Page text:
The complementarities of two techniques, dynamic light scattering and static light scattering coupled with a size exclusion chromatography system, are illustrated by studying a number of thermally denatured and aggregated protein samples
The complementarities of two techniques, dynamic light scattering (DLS) and static light scattering detector coupled with a size exclusion chromatography system (SEC-LS), are illustrated by studying a number of samples where a thermally denatured and aggregated protein sample were dosed at different levels into a non-denatured protein sample.
Materials and Methods
Bovine serum albumin (BSA), a 66kDa protein that normally exists in equilibrium between monomers, dimers and trimers was used in this study.
The lyophilized protein was dissolved in phosphate buffered saline (PBS) at pH 7.4 and filtered with a 0.02µm Whatman Anotop 10 filter to remove any pre-existing aggregates. The sample was thereafter divided into two lots, of which one was kept at room temperature and the other was kept overnight at 65°C. Heating BSA to 65°C (its melting point) thermally denatures some of the sample and forces the formation of aggregates.
The thermally denatured and non-denatured samples were analyzed on the Viscotek GPC TDAmax to determine the quantity of aggregates present in each sample, in this case BSA oligomers larger than dimers are considered to be aggregates.
In the thermally denatured BSA sample, approximately 45% of the sample was found to be aggregated.
In the sample left overnight at room temperature, the light scattering signal showed trace amounts of higher aggregates present but the amount was too low for the refractive Index (RI) signal to detect, and hence quantitation was not possible.
The thermally denatured BSA sample was dosed at different amounts into the non-aggregated sample and the mixtures were measured firstly by DLS on the Zetasizer Nano-S and then by SEC-LS using a Viscotek TDAmax to allow a direct comparison of the results produced by the two techniques.
Figure 1 shows a chromatogram of the sample containing 11.5% of thermally denatured and aggregated BSA sample. The traces shown are the refractive index response (RI) and the molecular weight trace. The molecular weight was determined by combining the RI with the static light scattering signal (LS).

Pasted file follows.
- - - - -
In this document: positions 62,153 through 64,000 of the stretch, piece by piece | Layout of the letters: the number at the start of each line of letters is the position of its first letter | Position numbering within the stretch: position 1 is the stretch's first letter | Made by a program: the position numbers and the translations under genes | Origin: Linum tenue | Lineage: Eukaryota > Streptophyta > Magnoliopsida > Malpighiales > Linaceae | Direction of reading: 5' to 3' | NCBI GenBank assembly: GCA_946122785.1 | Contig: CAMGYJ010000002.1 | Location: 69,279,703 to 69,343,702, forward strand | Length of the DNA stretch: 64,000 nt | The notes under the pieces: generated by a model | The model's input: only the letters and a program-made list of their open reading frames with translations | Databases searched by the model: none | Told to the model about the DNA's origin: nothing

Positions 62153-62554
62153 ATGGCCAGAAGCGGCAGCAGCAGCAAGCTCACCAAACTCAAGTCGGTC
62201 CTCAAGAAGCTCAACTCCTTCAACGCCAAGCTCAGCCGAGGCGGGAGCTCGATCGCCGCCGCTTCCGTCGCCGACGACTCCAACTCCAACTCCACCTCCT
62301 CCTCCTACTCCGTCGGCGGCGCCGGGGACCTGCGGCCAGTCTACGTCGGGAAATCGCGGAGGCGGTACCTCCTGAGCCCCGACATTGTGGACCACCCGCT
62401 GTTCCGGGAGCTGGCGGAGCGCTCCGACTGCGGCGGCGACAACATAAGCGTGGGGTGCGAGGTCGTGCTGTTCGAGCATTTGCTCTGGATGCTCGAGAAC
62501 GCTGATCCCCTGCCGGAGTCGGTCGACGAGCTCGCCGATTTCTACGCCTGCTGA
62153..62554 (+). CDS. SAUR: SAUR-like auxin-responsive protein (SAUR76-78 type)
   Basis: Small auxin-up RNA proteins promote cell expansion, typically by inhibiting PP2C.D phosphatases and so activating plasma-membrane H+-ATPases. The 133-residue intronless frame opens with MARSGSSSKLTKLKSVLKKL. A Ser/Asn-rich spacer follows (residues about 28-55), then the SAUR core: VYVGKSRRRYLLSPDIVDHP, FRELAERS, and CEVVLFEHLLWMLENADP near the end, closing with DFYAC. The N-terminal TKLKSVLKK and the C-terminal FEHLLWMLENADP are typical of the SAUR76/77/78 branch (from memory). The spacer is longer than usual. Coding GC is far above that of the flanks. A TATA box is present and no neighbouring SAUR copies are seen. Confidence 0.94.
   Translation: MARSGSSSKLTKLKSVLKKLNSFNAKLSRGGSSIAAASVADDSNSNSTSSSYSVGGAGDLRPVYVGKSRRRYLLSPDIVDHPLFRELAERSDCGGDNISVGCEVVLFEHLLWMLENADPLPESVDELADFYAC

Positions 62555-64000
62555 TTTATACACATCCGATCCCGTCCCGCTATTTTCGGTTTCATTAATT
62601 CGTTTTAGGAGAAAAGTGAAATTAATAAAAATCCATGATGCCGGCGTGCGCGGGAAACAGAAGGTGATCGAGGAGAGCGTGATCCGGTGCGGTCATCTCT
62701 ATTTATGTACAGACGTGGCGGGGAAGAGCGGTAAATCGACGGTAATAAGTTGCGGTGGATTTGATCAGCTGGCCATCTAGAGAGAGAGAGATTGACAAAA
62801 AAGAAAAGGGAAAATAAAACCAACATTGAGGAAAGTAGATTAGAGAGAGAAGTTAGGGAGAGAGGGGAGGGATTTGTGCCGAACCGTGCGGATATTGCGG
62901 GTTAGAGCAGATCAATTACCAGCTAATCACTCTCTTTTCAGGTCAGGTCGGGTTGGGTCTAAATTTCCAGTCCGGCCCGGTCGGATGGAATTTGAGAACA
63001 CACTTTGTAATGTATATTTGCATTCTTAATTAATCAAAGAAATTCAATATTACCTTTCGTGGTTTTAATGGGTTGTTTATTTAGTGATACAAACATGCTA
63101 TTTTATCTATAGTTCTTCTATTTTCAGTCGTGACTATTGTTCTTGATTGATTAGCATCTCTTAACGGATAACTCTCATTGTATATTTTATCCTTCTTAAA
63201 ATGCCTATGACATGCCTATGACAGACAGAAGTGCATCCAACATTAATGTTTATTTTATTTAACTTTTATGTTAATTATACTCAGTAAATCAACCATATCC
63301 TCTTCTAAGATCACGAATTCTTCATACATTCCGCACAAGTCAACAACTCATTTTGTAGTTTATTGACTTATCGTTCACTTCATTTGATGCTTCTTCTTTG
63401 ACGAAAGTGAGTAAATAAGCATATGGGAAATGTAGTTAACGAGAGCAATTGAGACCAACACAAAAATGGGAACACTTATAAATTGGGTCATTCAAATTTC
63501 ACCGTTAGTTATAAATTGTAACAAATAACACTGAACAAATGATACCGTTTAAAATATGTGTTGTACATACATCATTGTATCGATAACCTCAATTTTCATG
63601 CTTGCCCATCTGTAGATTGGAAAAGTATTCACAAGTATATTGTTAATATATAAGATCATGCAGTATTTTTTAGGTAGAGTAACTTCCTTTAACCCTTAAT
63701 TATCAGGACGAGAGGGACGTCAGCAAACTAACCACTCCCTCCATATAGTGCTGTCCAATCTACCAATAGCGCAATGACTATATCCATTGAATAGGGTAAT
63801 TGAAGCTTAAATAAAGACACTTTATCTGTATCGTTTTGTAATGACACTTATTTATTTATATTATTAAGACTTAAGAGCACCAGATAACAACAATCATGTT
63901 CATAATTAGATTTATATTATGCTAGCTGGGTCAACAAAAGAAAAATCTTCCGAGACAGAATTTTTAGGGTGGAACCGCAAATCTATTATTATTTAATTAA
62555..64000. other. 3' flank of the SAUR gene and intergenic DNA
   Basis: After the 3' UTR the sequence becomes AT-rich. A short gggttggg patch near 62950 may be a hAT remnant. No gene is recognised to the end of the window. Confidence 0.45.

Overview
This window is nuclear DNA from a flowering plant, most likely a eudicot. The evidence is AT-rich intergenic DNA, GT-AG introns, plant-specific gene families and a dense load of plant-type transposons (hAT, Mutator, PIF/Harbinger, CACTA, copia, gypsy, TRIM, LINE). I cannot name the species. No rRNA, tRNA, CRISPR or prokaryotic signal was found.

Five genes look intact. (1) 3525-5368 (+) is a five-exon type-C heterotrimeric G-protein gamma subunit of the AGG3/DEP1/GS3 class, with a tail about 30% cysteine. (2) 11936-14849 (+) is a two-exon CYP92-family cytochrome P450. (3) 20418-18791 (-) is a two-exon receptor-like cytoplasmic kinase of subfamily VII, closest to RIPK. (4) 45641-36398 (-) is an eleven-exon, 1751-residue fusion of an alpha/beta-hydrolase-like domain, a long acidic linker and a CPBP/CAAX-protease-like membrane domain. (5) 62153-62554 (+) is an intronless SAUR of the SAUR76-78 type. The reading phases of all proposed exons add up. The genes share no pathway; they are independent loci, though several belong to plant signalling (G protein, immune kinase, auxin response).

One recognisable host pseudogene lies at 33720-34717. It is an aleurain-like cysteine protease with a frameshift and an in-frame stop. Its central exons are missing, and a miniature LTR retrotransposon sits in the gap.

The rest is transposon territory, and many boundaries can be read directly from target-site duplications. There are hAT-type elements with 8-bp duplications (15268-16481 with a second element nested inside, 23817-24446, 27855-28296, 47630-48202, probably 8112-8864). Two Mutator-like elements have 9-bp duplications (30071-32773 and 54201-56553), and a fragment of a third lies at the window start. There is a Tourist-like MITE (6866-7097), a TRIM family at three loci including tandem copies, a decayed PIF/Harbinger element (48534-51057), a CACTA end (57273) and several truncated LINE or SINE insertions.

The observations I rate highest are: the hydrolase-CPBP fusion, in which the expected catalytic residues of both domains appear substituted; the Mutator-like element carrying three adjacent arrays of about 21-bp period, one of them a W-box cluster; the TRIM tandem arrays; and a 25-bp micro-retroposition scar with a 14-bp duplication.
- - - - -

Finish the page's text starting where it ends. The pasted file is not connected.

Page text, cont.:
Figure 1: Refractive index chromatogram of BSA spiked with 11.5% aggregated BSA. Molecular weight is overlaid in black.
The monomer and dimer peaks are well resolved and the molecular weight measured across them does not change showing low polydispersity, but the higher oligomer and aggregate peaks are not as well separated and display a high polydispersity, with a large distribution of molecular weight across the peak. A high polydispersity is common for protein aggregates since aggregates typically do not form well defined populations but rather a range of sizes which ultimately depend on the amount of protein available for aggregate formation.
The results from the different samples are displayed in table 1, where the dosed aggregate amount is the % of moles of the aggregated BSA sample compared to the total moles of protein in the sample. Column two shows the weight fraction of aggregates determined with SEC-LS. In the samples with low amounts of aggregates present, the quantization is less precise, although the results are in the expected range. It is the RI signal at these low concentrations which decreases the measurement precision.
Table 1: Comparison of data obtained from GPC-LS and DLS on BSA samples doped with defined amounts of aggregated sample.
|Dosed aggregate amount (%)
|0 (filtered with 20 nm pore
size before measurements)
|0 (sample left at 25°C over night)
pk 1 = protein peak (monomer/dimer mixture)
pk 2 = higher oligomers and aggregates